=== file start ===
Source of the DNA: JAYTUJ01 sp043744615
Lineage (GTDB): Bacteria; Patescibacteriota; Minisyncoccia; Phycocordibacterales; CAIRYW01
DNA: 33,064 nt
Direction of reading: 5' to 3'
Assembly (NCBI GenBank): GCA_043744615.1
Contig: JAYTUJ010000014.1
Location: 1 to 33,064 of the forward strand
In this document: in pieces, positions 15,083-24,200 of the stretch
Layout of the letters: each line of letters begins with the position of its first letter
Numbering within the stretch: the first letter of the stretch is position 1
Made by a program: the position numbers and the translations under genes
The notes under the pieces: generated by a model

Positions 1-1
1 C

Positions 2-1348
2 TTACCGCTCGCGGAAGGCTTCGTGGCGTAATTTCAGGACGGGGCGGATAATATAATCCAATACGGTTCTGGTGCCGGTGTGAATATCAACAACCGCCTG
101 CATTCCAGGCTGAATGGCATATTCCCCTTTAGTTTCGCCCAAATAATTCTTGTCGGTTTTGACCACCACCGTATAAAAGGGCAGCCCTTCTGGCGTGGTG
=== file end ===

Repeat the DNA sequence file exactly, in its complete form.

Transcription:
Source of the DNA: JAYTUJ01 sp043744615
Lineage (GTDB): Bacteria; Patescibacteriota; Minisyncoccia; Phycocordibacterales; CAIRYW01
DNA: 33,064 nt
Direction of reading: 5' to 3'
Assembly (NCBI GenBank): GCA_043744615.1
Contig: JAYTUJ010000014.1
Location: 1 to 33,064 of the forward strand
In this document: in pieces, positions 15,083-24,200 of the stretch
Layout of the letters: each line of letters begins with the position of its first letter
Numbering within the stretch: the first letter of the stretch is position 1
Made by a program: the position numbers and the translations under genes
The notes under the pieces: generated by a model

Positions 1-1
1 C

Positions 2-1348
2 TTACCGCTCGCGGAAGGCTTCGTGGCGTAATTTCAGGACGGGGCGGATAATATAATCCAATACGGTTCTGGTGCCGGTGTGAATATCAACAACCGCCTG
101 CATTCCAGGCTGAATGGCATATTCCCCTTTAGTTTCGCCCAAATAATTCTTGTCGGTTTTGACCACCACCGTATAAAAGGGCAGCCCTTCTGGCGTGGTG